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Shields also uses theories of ‘liminality’ to define Brighton’s reputation for criminality, with particular reference to Graham Greene’s depiction of the town in his novel Brighton Rock (1938), and also the news reports of the bank holiday riots of 1964. He argues that Bakhtin’s theory of the carnivalesque is central to understanding the construction of Brighton’s associations with liminal pleasure within British culture, and also Brighton’s changing image from Regency resort to Victorian gaiety, for instance.

For example, to view sites such as the Niagara Falls holidaymakers have to immerse themselves in numerous tourist activities, as ‘most visitors are not going to spend an entire day simply watching water tumble over a cliff’ (Bell and Lyall, 2002: 21). Theorising the Holiday 39 Their description of a trip on the Maid of the Mist sums this up, where even being provided with special waterproof coats defines the event ‘as something of an adventure’ (Bell and Lyall, 2002: 21). They suggest (like Urry, 1997) that the tourist will also be expected to buy souvenirs to remind them of the experience, and also ‘consume’ the landscape by photographing it.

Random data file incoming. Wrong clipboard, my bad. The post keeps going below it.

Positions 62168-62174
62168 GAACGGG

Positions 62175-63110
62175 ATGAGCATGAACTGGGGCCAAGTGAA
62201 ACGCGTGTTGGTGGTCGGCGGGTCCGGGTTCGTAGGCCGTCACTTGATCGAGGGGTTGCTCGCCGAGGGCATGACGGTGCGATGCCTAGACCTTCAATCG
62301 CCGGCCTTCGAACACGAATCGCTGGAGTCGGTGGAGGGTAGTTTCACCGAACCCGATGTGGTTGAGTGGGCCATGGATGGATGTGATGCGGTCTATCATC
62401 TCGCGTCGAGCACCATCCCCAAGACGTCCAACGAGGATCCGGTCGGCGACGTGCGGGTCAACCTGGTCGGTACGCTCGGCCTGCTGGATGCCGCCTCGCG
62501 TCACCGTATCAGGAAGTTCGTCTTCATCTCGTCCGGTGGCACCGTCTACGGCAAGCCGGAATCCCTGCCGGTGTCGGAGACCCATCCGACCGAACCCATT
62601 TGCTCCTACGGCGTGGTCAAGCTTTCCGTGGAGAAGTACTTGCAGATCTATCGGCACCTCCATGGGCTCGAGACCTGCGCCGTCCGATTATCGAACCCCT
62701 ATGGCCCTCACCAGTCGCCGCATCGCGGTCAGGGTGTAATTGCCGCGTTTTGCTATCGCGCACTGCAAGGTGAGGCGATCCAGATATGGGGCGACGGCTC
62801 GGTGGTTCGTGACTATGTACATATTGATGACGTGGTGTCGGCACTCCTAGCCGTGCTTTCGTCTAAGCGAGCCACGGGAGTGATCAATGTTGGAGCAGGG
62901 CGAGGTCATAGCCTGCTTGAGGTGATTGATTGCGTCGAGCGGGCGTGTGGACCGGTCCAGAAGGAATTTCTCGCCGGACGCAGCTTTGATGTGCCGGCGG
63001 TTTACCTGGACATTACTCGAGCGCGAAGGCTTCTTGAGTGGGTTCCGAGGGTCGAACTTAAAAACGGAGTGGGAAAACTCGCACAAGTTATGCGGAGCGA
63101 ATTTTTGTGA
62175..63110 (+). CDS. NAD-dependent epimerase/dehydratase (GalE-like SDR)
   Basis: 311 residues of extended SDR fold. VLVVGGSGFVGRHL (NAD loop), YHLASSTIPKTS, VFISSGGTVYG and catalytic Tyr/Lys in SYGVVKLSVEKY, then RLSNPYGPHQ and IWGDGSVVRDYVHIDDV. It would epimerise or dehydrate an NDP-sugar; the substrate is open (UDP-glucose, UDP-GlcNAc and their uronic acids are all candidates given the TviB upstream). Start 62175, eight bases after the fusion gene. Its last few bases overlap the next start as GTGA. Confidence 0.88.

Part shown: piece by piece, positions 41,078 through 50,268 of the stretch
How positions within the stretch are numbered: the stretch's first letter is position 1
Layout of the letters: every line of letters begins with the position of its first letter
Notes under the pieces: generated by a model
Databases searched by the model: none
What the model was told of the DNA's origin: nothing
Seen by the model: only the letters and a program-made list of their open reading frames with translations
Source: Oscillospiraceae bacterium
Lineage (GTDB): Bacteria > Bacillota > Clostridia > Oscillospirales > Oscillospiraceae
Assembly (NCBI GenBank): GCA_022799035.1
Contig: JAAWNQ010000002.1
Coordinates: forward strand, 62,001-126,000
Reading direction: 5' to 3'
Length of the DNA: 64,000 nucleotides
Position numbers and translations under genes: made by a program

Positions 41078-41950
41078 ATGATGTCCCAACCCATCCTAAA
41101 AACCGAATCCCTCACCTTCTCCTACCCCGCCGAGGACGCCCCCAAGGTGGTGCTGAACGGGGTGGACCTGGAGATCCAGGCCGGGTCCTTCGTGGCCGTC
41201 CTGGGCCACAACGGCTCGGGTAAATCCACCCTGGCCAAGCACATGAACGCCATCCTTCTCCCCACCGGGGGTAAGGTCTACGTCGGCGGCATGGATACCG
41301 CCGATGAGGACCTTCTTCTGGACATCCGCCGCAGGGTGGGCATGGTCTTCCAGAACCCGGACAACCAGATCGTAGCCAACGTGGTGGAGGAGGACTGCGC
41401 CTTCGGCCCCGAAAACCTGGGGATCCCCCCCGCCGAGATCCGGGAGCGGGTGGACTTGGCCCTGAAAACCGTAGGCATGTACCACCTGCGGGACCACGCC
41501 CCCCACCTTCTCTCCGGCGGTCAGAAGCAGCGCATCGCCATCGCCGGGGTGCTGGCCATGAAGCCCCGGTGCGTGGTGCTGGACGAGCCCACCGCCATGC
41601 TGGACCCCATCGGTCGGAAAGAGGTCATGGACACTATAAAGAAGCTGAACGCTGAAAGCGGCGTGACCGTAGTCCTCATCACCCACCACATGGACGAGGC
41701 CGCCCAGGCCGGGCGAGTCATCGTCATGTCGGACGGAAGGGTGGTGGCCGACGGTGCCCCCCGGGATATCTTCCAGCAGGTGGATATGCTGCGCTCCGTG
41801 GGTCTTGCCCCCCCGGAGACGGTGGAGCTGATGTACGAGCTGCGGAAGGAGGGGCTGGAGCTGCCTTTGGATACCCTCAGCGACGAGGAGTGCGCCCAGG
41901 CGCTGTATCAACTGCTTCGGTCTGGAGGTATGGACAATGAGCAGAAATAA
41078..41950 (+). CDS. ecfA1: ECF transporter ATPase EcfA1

Here were real, every-day people. Here was a very appealing and moving, natural love theme. (Mayer, 1948: 192) Similarly, another respondent (named as no. 23A) said that they could really relate to the ‘witty dialogue’ and characterisations in This Happy Breed which made the filmgoer feel as though they had ‘met that family’: The aunt who had ‘turns’, the harassed mother, the ‘boy next door’, once more you shared with them their happiness and sorrow, just as you did in In Which We Serve. (Mayer, 1948: 195) 24 The Holiday and British Film These findings would seem to suggest that audiences enjoyed films that they could relate to on an everyday level, although Harper also points out that from the Regent ledger of the 1940s, ‘audiences preferred films [such as melodramas] that dealt with their anxieties on a symbolic level, rather than those that alluded directly to their lives’ (Harper, 2006: 380).

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